Monday, July 13, 2009

The Paradox of Being Yourself

UG often used to say that you don't have to be anything and that being yourself is the simplest thing you can do. Unfortunately, being yourself may not be as simple as it sounds.

‘Being yourself’ is contrasted with trying to be (or become) someone other than yourself. If, for instance, you think you are inferior than someone else, or you feel inadequate or are afraid, in being yourself (trying to be yourself) you don’t change what you are into something which you are not, namely superior, adequate or not fearful.

Part of being someone or something other than what you are at the moment includes not being elsewhere at anytime.

You accept your lot, whatever it is. Shall we say you remain content.

Man’s condition is such that he or she cannot just be (or be anything) without being aware of that condition. But the problem with being yourself is that the mere awareness of what you are implies a judgement about yourself or your condition and in that very act of judging is imbedded an attempt to transcend it, to be something else or someone else -- at any rate, an attempt to be rid of the problem and thereby improve one’s condition.

Unless you include these various attempts to be other than yourself (or be elsewhere) to be part of yourself, the notion of ‘being yourself’ is a contradictory notion; or at least it seems so; for to be yourself must necessarily bring an awareness of one’s self and that awareness is automatically also an attempt to become someone or something other than yourself, that is not being yourself. In that case ‘to be yourself’ paradoxically means ‘not to be yourself’. Or you could say, that ‘not being yourself’ is what constitutes ‘being yourself.’

When you are so aware, and also become aware of your attempt to transcend your condition, you can try to be what you are by telling yourself that there is no point in changing your condition, that there is nothing wrong with it, or that no solution to a problem has been shown to succeed, and so on. This telling yourself might help you succeed in returning to yourself momentarily. One could say then that one has learned to accept oneself or learned to be content with what one is.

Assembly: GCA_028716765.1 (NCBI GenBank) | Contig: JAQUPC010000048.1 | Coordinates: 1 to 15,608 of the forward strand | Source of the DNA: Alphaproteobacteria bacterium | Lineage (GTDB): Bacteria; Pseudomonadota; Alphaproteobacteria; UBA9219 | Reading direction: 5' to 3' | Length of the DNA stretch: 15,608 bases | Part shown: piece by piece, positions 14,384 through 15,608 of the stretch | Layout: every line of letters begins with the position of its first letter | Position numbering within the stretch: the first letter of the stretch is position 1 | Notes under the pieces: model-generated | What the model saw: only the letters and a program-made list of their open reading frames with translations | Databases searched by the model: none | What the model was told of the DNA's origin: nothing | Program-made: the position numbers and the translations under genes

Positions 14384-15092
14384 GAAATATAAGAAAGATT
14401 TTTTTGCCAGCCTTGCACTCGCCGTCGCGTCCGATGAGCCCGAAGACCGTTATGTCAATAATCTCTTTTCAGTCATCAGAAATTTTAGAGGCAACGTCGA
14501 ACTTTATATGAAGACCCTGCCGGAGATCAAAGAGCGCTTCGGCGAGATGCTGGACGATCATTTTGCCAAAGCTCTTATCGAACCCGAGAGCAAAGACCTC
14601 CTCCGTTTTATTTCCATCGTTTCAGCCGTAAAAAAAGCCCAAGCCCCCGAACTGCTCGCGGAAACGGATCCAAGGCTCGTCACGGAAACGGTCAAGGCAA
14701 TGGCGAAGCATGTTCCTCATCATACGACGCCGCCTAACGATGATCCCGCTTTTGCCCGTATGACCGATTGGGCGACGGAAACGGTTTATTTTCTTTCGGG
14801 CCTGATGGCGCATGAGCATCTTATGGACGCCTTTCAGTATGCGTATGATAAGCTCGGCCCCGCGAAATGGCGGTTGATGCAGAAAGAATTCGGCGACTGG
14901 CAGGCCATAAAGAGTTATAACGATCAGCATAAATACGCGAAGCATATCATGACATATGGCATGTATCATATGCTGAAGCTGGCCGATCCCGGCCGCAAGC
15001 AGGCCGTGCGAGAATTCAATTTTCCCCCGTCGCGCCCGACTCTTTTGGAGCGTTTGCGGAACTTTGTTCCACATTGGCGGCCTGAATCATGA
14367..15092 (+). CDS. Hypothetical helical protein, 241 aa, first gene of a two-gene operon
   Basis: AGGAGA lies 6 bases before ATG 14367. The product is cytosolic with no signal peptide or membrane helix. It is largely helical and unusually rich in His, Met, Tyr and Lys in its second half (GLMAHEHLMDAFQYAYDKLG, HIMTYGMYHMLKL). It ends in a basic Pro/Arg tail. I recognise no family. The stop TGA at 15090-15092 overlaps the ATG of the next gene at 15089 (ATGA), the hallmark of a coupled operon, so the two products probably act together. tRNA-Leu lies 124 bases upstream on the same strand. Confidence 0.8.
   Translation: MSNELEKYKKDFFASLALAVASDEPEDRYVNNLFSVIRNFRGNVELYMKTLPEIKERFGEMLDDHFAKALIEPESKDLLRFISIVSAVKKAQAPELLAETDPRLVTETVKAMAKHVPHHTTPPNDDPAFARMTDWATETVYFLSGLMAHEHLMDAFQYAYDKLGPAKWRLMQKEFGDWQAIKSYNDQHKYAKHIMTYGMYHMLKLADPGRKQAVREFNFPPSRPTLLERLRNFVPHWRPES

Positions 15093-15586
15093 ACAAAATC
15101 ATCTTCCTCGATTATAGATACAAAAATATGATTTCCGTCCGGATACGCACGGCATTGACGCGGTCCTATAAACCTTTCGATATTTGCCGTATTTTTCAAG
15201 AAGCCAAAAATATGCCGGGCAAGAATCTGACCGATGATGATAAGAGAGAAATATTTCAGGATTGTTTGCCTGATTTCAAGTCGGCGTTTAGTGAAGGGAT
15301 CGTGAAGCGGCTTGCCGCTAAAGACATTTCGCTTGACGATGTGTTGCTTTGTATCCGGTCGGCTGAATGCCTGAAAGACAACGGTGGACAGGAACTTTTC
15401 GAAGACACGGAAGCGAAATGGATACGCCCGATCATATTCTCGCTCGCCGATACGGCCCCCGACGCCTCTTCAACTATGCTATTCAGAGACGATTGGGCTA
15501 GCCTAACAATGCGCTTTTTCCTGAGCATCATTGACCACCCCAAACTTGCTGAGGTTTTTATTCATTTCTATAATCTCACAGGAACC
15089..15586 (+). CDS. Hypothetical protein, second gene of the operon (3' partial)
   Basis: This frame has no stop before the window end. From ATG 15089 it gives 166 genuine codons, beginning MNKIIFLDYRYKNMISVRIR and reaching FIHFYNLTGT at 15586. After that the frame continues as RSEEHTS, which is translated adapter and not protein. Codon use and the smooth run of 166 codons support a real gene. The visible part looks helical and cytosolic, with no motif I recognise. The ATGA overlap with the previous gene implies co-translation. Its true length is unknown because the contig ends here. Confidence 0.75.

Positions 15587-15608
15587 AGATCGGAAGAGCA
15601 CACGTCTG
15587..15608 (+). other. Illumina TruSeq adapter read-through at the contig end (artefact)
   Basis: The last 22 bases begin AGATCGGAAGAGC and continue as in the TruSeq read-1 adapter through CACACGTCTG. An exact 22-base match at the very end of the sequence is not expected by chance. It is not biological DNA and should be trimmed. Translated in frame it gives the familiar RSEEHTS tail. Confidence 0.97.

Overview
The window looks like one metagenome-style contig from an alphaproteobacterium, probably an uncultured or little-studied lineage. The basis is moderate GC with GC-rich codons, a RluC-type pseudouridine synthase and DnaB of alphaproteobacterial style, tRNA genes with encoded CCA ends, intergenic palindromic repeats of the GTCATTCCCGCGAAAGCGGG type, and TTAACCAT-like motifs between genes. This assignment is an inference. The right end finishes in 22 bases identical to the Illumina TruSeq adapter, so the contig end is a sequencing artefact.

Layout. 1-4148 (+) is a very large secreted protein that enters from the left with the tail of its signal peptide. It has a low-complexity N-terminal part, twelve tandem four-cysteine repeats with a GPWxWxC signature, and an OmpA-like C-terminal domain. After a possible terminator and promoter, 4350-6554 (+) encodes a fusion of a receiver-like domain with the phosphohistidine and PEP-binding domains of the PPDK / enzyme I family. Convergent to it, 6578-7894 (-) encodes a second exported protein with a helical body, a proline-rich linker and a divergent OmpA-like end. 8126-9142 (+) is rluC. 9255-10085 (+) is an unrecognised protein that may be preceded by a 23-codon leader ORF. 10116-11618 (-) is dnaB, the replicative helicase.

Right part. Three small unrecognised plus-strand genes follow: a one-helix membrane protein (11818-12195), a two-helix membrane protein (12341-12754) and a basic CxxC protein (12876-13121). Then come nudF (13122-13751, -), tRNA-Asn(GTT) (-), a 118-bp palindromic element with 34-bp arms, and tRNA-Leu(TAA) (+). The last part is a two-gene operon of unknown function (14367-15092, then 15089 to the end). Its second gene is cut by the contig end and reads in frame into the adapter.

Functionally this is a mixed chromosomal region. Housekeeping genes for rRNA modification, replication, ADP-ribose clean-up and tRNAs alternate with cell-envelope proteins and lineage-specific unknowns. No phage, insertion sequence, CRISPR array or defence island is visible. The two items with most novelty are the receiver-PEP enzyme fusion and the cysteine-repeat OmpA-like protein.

But the mind is a comparative instrument. It not only is aware but it also compares -- the awareness and the judgment that comes with it are comparative. The comparative judgment has to bring in (no matter how much one tells oneself otherwise) a process of becoming something other than oneself or be in some other condition (that may only be as a fantasy or daydream).

Cutting the Gordian knot: This paradox, in my mind, can only be resolved by letting oneself be even in the state of becoming – you are aware of the process of becoming; and you just go through that without resistance to it. At some level or other you must come to terms with what you are – even if it be just to keep trying or keep becoming. When we are able to do so even at the most superficial level, then sooner or later, the acceptance or letting go will penetrate through layer after layer until you can accept your condition, fear, pain, guilt or whatever. Total acceptance has to involve surrendering, if you will, to the pain, fear or guilt. Then you are not yourself, because the self structure has been dissolved (at least relatively or momentarily) and you revert to mere consciousness or bodily awareness; you just are. So, in the final analysis, when we get through the structures of the self, ‘to be yourself’ means just ‘being,’ being without trying to become something else.